AUTO – this is the fully automated setting, turn on the camera and start snapping, it will do everything for you. As your skill increased and your confidence grows you can feel comfortable moving on from this setting and into some of the other controls (if you have them)
SCN – this is an abbreviation of ‘scene’ and contains a list of your special automated settings. They will follow the principles of the automoatic settings but from here you can have a little fun and settings are likely to include
this is portrait setting, good for taking photos of people standing or sitting the camera knows to focus attention on the foreground
this is for the oppostive of portrait – focusing attention on the background
this is a low-light setting – any time that the lights are down to low and particuarly if you don’t want flash you can use this automatic settings
for action; kids and pets; sports day – this setting should capture them with ease
Different cameras have additonal settings with varying logos and descriptions but are likely to include:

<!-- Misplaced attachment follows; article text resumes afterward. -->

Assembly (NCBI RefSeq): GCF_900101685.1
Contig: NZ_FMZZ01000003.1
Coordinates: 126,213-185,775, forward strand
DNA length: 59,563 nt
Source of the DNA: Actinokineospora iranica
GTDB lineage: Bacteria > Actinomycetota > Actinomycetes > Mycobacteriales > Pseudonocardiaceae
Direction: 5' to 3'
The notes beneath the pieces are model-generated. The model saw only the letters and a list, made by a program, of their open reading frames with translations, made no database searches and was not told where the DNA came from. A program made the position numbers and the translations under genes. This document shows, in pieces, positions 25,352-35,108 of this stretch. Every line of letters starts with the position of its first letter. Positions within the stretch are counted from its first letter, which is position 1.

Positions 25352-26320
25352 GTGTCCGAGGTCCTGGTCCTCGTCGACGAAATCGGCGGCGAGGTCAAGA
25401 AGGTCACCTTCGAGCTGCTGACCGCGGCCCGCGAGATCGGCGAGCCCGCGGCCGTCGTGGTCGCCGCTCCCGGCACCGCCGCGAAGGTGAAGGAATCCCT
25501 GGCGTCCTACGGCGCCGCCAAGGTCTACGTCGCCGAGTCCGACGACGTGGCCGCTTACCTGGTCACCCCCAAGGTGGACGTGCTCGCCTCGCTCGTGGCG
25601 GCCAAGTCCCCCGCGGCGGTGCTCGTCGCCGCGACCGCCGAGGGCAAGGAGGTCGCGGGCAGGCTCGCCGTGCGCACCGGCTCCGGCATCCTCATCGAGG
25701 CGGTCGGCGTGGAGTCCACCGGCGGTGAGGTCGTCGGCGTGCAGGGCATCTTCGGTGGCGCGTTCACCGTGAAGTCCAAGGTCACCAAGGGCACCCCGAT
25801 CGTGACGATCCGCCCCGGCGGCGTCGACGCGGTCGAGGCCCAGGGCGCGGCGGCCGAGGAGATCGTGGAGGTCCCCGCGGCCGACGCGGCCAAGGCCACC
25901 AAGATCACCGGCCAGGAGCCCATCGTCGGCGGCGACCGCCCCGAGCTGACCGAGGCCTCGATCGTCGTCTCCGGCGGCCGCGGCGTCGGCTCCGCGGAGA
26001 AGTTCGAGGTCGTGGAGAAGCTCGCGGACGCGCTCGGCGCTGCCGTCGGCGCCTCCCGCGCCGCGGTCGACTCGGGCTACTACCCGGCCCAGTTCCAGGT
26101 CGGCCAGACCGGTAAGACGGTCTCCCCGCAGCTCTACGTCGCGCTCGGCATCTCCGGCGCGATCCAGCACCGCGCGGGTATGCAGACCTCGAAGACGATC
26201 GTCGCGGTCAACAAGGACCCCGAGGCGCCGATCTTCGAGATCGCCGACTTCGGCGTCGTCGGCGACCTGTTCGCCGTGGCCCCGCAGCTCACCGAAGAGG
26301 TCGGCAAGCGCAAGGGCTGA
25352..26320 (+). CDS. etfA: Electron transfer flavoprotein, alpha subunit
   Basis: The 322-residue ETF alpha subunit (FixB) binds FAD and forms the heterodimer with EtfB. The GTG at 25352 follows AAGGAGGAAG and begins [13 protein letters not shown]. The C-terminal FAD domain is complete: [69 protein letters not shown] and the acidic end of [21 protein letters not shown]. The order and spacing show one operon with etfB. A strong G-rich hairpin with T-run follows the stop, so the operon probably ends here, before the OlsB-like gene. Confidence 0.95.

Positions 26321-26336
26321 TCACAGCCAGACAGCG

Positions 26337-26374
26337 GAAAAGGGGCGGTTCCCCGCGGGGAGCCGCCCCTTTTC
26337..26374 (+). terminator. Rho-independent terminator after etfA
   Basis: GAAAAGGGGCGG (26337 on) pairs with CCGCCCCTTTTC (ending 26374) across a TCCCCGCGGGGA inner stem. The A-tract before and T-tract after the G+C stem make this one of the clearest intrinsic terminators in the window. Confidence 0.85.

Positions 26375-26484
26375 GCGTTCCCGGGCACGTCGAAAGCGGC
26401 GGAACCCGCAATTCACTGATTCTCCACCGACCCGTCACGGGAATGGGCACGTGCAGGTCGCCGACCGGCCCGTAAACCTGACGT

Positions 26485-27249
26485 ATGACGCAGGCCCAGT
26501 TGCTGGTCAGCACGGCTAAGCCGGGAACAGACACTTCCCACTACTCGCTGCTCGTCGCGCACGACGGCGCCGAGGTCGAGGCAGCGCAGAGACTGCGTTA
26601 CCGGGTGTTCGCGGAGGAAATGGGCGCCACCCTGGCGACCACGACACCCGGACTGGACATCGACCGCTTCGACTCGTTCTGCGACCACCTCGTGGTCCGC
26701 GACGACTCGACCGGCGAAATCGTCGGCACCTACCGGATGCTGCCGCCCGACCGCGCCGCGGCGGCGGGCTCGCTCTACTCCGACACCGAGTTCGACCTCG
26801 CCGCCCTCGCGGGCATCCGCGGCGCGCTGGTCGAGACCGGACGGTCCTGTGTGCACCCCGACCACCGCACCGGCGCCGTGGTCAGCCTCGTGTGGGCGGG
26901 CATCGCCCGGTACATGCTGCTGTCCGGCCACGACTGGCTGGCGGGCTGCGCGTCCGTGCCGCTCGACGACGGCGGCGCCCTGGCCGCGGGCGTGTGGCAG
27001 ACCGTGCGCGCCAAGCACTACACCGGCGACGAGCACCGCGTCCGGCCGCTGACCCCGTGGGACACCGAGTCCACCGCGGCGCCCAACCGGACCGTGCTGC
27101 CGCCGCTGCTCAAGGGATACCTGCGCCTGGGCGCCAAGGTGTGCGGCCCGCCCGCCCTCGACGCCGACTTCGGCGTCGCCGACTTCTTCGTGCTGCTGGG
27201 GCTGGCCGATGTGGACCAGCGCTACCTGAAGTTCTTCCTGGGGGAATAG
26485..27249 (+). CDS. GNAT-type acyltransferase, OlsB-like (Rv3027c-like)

party – limited light, everyone sat around watching a birthday cake have its candles blown out – this is the setting you want, also good for inside clubs where light is limited but you don’t want the flash to wash everything out
sunset – for taking photos of or at sunset – warms the tones a little
beach – Direct sunlight causes horrible shadows to fall across the face and the beach setting will attempt to compensate for this
fireworks – this will try and take photos of fireworks which are notoriously difficult because from where you’re standing they’re letting off very, very little light. You may get some success, more than on automatic, but don’t expect perfect New Year’s photos of a firework display
Snow – another common setting compensates for all of the bright white snow that might otherwise lead to overexposure and photos that are bright white with no detail or texture
Black and white and/or negative and/or sepia tone to have fun with the colours
Panoramic – you’ll probably be taking two or three photos and this is designed to ‘stitch’ them together to create a wide panorama
Underwater – if you’ve bought an expensive water-resistant casing for your camera this will reduce the heavy tones when shooting underwater. Please make sure that you have the right casing for your camera before using this for real!